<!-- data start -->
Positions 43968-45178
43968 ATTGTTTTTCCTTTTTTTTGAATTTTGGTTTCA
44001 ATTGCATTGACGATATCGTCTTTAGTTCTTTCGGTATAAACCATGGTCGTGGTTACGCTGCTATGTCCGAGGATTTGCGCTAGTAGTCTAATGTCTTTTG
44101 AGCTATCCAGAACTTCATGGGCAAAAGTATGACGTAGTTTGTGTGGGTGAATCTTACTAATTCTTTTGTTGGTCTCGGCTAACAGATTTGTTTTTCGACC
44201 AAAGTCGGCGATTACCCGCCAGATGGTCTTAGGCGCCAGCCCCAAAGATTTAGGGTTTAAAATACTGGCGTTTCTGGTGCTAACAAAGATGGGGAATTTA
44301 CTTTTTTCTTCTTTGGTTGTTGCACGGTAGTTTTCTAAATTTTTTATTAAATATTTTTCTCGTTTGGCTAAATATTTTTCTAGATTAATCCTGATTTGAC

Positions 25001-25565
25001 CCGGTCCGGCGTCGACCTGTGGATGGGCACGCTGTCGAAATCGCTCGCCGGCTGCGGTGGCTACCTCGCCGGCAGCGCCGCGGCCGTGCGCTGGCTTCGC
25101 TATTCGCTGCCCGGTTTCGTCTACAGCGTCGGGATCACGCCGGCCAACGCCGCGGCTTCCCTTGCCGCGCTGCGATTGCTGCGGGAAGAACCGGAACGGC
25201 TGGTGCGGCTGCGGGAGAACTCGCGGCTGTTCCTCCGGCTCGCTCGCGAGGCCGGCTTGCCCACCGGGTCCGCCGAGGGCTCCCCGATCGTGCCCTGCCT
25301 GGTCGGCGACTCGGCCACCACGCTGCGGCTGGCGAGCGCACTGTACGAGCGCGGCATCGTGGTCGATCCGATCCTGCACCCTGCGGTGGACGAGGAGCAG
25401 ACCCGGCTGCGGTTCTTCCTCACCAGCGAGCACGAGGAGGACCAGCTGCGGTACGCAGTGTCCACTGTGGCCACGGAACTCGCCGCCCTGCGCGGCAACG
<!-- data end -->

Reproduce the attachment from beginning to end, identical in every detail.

Positions 43968-45178
43968 ATTGTTTTTCCTTTTTTTTGAATTTTGGTTTCA
44001 ATTGCATTGACGATATCGTCTTTAGTTCTTTCGGTATAAACCATGGTCGTGGTTACGCTGCTATGTCCGAGGATTTGCGCTAGTAGTCTAATGTCTTTTG
44101 AGCTATCCAGAACTTCATGGGCAAAAGTATGACGTAGTTTGTGTGGGTGAATCTTACTAATTCTTTTGTTGGTCTCGGCTAACAGATTTGTTTTTCGACC
44201 AAAGTCGGCGATTACCCGCCAGATGGTCTTAGGCGCCAGCCCCAAAGATTTAGGGTTTAAAATACTGGCGTTTCTGGTGCTAACAAAGATGGGGAATTTA
44301 CTTTTTTCTTCTTTGGTTGTTGCACGGTAGTTTTCTAAATTTTTTATTAAATATTTTTCTCGTTTGGCTAAATATTTTTCTAGATTAATCCTGATTTGAC

Positions 25001-25565
25001 CCGGTCCGGCGTCGACCTGTGGATGGGCACGCTGTCGAAATCGCTCGCCGGCTGCGGTGGCTACCTCGCCGGCAGCGCCGCGGCCGTGCGCTGGCTTCGC
25101 TATTCGCTGCCCGGTTTCGTCTACAGCGTCGGGATCACGCCGGCCAACGCCGCGGCTTCCCTTGCCGCGCTGCGATTGCTGCGGGAAGAACCGGAACGGC
25201 TGGTGCGGCTGCGGGAGAACTCGCGGCTGTTCCTCCGGCTCGCTCGCGAGGCCGGCTTGCCCACCGGGTCCGCCGAGGGCTCCCCGATCGTGCCCTGCCT
25301 GGTCGGCGACTCGGCCACCACGCTGCGGCTGGCGAGCGCACTGTACGAGCGCGGCATCGTGGTCGATCCGATCCTGCACCCTGCGGTGGACGAGGAGCAG
25401 ACCCGGCTGCGGTTCTTCCTCACCAGCGAGCACGAGGAGGACCAGCTGCGGTACGCAGTGTCCACTGTGGCCACGGAACTCGCCGCCCTGCGCGGCAACG